Targeted mutation analysis of PIK3CA, HRAS, KRAS and BRAF was performed using the Oncocarta Assay (v1.0; Sequenom ). Variants were validated by High Resolution Melt analysis, iPLEX (using different PCR and extension primers), repeat OncoCarta analysis and/or Sanger sequencing. Lines were also Sanger-sequenced to identify mutations in EGFR (NC_000007.1; Ex 5–11/23–28) and TP53 (NC_000017.9; exons 4–10 as per International Agency for Research on Cancer (IARC) recommendations [16, 17]). Comparing our findings to cell line mutation data repositories [18, 19] revealed several differences: four instances where we could only detect the wild-type allele but a mutation had been reported previously, possibly indicating LOH at these loci (BT474 (PIK3CA, EGFR), MDAMB231 (BRAF), MDAMB436 (BRAF) and ZR751 (HRAS); MDAMB436, where a BRAF deletion was found by the CCLE but not COSMIC or our study; and two with discordant findings between the CCLE and COSMIC (BRAF mutations in MDAMB361 and MDAMB415). These findings highlight the existence of clonal and phenotypic drift in different cell line stocks around the world (Table-S1).
Based on these analyses we can also make the following comments about cell line authenticity:
Previous reports have suggested that KPL1 and MCF7 are the same cell line . Indeed, our stocks had identical STR profiles, shared the E545 K PIK3CA mutation (Table-S1) and had very similar transcriptional profiles (Fig. 3/S3), though there were some phenotypic differences noted with single-cell analysis (Figs. 1,2), consistent with KPL1 being a clonal derivative of MCF7.
We did not detect a Y chromosome in HBL100 (Table-S1), which has been the basis for its exclusion from cell line repositories and cell line panel studies.
MDAMB435 has also been the subject of an historic authenticity debate, with conflicting reports that it could either be the M14 melanoma cell line or a breast-derived line that exhibits lineage infidelity, including melanocytic features [21,22,23]. This line was an outlier in multiple experiments in our study, though others have performed more comprehensive analyses . The most recent consensus is that the line was indeed contaminated with melanoma cells and should not be used as a breast cancer model .
Transcriptome subtype (Tx-ST) was assigned based on previous gene expression array studies, summarised in Table-S2. Six lines in the cohort had not been previously classified, and so we applied the surrogate cytokeratin expression method of Hollestelle et al.  (Fig. 2 and Table-S2). Briefly, the criteria are: Luminal phenotype: CK8/18+ and/or CK19+, CK5-; Basal-like luminal phenotype (L+B): CK8/18+ and/or CK19+, CK5+; null (claudin-low): CK8/18 low, CK19-, CK5-; basal: CK8/18 low, CK19-, CK5+. Triple-negative (TN) cell lines were sub-classified using the TNBCtype tool  (Table-S2).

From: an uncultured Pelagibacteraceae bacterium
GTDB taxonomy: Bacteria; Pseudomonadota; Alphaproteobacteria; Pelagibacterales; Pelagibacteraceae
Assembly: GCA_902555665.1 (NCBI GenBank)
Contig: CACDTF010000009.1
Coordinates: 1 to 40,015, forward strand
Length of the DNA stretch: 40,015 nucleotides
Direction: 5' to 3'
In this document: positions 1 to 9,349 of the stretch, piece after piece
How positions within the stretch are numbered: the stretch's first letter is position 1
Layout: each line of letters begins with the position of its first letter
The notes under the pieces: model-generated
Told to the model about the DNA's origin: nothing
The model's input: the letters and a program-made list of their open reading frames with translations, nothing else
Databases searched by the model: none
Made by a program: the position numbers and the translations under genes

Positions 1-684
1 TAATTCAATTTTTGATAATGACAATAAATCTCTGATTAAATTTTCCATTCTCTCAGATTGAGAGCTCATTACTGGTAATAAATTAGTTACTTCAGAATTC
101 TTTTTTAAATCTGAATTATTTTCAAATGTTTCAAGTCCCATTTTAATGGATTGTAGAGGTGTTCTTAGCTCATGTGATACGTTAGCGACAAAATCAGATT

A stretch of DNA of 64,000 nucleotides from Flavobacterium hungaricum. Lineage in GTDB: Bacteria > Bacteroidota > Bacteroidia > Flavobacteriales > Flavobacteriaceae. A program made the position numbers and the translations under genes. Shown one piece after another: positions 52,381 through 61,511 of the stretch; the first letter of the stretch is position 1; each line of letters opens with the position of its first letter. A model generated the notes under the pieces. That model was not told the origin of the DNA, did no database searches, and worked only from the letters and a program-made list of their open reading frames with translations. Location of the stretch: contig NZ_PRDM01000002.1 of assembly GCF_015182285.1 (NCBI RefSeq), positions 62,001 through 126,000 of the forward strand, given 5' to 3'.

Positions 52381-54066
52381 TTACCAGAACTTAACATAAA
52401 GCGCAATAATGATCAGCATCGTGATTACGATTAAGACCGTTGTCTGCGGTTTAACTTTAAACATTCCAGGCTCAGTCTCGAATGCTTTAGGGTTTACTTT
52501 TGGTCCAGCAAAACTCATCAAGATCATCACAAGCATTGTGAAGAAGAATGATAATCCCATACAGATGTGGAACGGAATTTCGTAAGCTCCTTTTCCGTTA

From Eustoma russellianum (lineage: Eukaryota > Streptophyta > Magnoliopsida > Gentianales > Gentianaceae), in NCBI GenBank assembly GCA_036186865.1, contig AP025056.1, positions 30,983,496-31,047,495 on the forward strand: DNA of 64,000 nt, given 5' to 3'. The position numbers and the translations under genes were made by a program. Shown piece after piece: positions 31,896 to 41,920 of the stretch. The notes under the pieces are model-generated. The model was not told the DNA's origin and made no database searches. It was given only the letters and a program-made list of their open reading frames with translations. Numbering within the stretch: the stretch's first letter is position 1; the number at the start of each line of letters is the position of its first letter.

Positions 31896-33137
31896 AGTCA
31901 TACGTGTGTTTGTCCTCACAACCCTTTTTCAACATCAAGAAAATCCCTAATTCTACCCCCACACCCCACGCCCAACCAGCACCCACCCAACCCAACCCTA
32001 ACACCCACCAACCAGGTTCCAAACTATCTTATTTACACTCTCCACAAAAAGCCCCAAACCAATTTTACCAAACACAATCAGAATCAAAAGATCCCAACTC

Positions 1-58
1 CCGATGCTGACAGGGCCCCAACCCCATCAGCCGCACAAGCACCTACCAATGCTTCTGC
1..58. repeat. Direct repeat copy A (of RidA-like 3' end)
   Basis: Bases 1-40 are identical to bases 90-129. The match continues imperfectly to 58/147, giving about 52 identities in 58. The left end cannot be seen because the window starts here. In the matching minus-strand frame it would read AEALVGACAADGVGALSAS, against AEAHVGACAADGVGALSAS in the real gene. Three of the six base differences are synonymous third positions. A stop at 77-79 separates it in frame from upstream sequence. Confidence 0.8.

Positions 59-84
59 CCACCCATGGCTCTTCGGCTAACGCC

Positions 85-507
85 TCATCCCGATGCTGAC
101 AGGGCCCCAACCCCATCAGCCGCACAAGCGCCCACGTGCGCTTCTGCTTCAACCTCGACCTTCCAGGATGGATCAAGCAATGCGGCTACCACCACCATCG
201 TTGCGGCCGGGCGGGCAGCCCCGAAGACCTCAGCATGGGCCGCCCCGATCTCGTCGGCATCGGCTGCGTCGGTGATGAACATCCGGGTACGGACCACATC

Multiplexed flow cytometry analysis (FC)
Cells were prepared from three separate cultures as previously described . Single cell suspensions were stained with SYTOX BLUE (Molecular Probes), CD49f-PE-Cy5, EpCAM-FITC, CD44-APC H7 and CD24-PE (Becton–Dickinson (BD); Table 2), or isotype and fluorophore-matched control antibodies. Raw fluorescence data were collected on either FACSAria-I or LSRFortessa flow cytometers (BD) using FACSDiva acquisition software (v6.1.3; BD). Particles and dead cells were excluded based on low light scatter and SYTOX BLUE positivity. Doublet discrimination was also performed by gating out cells with disproportionate forward scatter height and area. Positivity thresholds were determined based on the signal from isotype controls for each marker and cell line combination (Fig-S1). At least 1x104 events representing live, single cells were collected for each sample. Fluorescence compensation was performed on each occasion, then retrospectively checked and modified if necessary using FCS Express software (v6.0; DeNovo). Population frequencies were determined for individual and combined parameters from an average of three cultures (consecutive passages). The proportions of luminal-1, luminal-2, basal and mesenchymal subpopulations were determined as described .